The “Queer” Case of Aaron Hall

35-year old Crothersville, Indiana resident Aaron Hall lost his life on April 12, 2007. According to court records, three of his friends beat Hall for hours, dumped him in a ditch, came back a few days later, at which point one of the accused fired shots at Hall’s body, which may or may not have already been lifeless.

A number of gay blogs have covered the story. Some of you wondered why we’ve yet mentioned what some people are describing as the most gruesome anti-gay hate crime since Matthew Shepherd. The answer to that’s just as complicated as the alleged killer’s accounts of incident.

You see, the killers – Garrett Gray, John Hodge and Coleman King – claim they attacked Aaron Hall after he made gay advances toward King. From King’s Jackson County Court affidavit:

King said they were all drinking beer and whiskey when Hall grabbed him in the groin asking King to perform oral sex.

King said he punched Hall then jumped on him punching him several more times. King said Gray also punched Hall while King held Hall down.

King said Gray also held Hall down while beating him. King said Hall was bleeding, his eye swollen shut and he was spitting up blood.

King said Gray dragged Hall down the stairs by his feet and his head bounced down all of the steps.

King said they loaded Hall into the back of the pick up and continued beating Hall as Hendricks drove south to the dirt farm lane.

King said they pulled Hall from the truck and left him in a ditch. King admitted to striking Hall a few more times. The trio then left Hall in the ditch.

Considering the “queer” undertones, this should seem like a standard hate crime. Some are wondering if it should be considered such, however, because Hall didn’t identify as gay. Bilerico recently featured a feature asserting:

The problem that folks are going to have in trying to promote the story as a reason to enact hate crimes legislation (and the reason why I haven’t blogged about it before) is simple – Aaron Hall wasn’t a gay man. He was a middle-aged, white, straight man and the last I checked, hate crimes legislation was about protecting members of a minority group when someone commits a crime intended to intimidate other members of the community. This simply doesn’t fit the definition of a hate crime.

Some say Hall didn’t make a gay advance at all, but had simply insulted King’s late mother and, perhaps, lobbed the common so-called insult, “Suck my dick”. Drunk and irate, King began wailing on Hall. The other men then joined in the fun, beating him for hours, dragging him down stairs, taking a pictures with Hall’s bloodied body and calling their friends to brag about beating Hall. That friend, John Hodge, would later call the police, who took at least a week to follow up on Hodge’s tip. It would only be later, after they were arrested, that the terrible trio would call Hall a queer.

According to one Crothersville resident, Hall didn’t do dudes, but had recently been plagued by anti-gay rumors. Advance Indiana wrote on April 29:

Before police publicly announced the arrests of Coleman King, Garrett Gray and James Hendricks, rumors were circulating around town claiming that the accused were saying Aaron was gay and that he had AIDS according to Horton. She worries that this might be part of an effort to shift the blame away from the accused and towards the victim by stigmatizing him in the hope of getting off easy. In a small community like Crothersville, virtually no potential juror would come to the case without prior knowledge of “alleged” or “rumored” facts. “While hate crimes are certainly terrible, people are losing sight that this man was not gay in the slightest, it was a ploy to make their crime seem justifiable since it seems to be condoned by some evil people in this world,” [Crothersville resident Leslie Horton] said. This defense strategy is referred to in legal circles as the “gay panic” defense.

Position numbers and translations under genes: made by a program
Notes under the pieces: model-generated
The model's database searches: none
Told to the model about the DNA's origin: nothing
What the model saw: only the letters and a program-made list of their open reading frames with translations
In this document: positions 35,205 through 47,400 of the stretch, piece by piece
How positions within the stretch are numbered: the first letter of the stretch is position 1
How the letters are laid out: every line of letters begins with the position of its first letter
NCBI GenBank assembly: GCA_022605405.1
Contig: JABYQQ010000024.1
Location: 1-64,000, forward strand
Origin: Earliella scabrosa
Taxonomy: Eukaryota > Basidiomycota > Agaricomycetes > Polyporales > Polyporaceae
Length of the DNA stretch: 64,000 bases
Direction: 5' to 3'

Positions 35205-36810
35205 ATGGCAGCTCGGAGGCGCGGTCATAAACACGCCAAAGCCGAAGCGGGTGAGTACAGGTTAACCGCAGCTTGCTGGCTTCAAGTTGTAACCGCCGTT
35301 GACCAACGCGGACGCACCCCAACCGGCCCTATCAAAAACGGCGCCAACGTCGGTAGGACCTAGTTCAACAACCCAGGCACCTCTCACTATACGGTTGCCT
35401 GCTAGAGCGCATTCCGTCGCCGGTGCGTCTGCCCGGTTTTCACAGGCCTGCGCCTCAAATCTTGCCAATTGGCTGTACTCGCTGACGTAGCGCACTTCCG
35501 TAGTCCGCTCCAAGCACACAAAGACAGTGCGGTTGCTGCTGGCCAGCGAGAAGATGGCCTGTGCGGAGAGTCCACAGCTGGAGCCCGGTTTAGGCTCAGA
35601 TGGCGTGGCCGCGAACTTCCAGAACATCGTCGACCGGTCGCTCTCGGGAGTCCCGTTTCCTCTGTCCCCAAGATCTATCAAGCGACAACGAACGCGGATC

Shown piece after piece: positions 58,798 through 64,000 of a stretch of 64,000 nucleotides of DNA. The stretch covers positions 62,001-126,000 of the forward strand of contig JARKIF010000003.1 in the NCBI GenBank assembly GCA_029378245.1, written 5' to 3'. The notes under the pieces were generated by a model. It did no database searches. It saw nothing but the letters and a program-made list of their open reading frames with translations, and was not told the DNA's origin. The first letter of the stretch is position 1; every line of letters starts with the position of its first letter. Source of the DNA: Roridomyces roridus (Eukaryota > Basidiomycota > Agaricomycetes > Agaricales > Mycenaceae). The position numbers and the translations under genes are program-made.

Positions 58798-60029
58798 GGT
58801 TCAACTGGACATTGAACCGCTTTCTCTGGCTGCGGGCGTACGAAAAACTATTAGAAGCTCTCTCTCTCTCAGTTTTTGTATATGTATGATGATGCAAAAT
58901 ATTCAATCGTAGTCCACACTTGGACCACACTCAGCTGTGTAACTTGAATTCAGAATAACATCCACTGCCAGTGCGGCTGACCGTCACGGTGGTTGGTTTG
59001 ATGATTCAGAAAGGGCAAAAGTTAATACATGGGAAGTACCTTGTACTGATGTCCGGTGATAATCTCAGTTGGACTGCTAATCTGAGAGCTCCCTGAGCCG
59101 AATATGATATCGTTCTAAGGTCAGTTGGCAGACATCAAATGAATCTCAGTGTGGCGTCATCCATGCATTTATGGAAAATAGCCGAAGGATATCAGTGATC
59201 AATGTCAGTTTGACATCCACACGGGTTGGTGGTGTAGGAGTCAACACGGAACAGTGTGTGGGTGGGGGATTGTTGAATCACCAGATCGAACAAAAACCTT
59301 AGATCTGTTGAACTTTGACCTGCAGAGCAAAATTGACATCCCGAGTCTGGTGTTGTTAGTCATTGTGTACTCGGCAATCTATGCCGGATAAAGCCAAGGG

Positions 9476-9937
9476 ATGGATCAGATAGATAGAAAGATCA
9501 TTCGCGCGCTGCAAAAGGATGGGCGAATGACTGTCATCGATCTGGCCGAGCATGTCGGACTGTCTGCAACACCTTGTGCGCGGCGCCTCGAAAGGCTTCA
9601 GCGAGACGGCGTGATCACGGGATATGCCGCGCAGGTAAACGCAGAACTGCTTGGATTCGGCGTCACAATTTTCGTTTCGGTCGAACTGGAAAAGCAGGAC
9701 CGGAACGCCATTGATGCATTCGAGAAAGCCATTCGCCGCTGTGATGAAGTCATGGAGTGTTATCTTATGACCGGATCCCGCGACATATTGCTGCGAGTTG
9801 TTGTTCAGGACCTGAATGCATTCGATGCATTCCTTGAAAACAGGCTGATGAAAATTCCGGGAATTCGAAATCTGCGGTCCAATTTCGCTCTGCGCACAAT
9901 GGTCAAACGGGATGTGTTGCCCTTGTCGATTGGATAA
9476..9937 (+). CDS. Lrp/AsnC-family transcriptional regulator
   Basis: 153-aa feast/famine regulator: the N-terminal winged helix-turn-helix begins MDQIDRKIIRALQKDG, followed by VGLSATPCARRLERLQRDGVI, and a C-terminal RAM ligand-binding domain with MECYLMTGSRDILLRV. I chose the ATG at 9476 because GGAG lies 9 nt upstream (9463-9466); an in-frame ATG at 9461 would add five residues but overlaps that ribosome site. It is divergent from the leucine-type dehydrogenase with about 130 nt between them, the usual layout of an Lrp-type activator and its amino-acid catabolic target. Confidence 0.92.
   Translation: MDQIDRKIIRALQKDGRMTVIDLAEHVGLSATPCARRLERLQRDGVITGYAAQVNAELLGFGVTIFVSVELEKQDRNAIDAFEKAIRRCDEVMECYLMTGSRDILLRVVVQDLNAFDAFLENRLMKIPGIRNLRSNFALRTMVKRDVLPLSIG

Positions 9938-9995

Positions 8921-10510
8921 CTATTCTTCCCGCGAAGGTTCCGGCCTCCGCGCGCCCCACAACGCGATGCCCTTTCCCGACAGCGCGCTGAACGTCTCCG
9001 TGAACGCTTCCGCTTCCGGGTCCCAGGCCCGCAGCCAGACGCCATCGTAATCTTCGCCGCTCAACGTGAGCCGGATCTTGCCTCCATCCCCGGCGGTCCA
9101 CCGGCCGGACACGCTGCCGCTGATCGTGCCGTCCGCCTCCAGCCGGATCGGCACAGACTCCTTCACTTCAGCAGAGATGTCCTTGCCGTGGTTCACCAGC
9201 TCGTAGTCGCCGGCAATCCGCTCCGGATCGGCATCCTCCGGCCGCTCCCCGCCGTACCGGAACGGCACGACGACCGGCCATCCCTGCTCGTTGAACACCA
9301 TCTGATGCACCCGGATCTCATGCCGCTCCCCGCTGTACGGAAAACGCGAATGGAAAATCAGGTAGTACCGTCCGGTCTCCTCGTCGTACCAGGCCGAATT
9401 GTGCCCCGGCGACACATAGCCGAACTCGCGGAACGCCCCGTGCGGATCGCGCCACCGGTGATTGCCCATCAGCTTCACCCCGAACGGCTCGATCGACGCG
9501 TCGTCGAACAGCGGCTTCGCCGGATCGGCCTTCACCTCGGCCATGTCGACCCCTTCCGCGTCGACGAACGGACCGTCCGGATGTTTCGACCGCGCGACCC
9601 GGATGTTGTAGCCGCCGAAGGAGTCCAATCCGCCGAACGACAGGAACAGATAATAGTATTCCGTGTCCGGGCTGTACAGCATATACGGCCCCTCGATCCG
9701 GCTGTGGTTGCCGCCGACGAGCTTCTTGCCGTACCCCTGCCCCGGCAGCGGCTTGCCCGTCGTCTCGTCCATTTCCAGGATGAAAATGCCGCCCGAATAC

The gay panic strategy’s certainly worked in the past. Accused abusers claim to have been so upset by a gay advance, they’re suddenly stricken with murderous insanity. Such a claim could hold water in court, but that still doesn’t address the question of whether or not Aaron Hall’s death should count as a hate crime.

A hate crime, by definition, constitutes a crime committed because of known or perceived race, sexual orientation, gender identity, et al. Say Hall wasn’t gay, but the men thought him a bit light in the loafers. If, in fact, they beat Hall as a result, this would count as a hate crime. The men, however, knew Hall well, so we can assume they knew he identified as “heterosexual”. Thus, Hall’s murder shouldn’t be deemed a hate crime.

So, should gay media play this as a “gay story”. No. That only feeds into what seems to be a not-so-clever defense tactic. Should this be used to help for Indiana to adopt a hate crime law? Yes.

By playing the gay panic card, however, the three accused killers are, in effect, making this a hate crime. They can’t go back on their word now, so they’ll stand trial under the assumption Hall made a “gay” remark. If found guilty, then, they’ll be guilty for killing a man because he’s gay. Unfortunately, Indiana doesn’t include sexuality or gender identity in their hate crime laws. So, should this case be used to fight for more comprehensive hate crimes. We say yes. It may not have been a proper hate crime, but the defense is definitely casting it in a lavender light. Thus, legal types should consider this just like any other hate crime, even if it isn’t.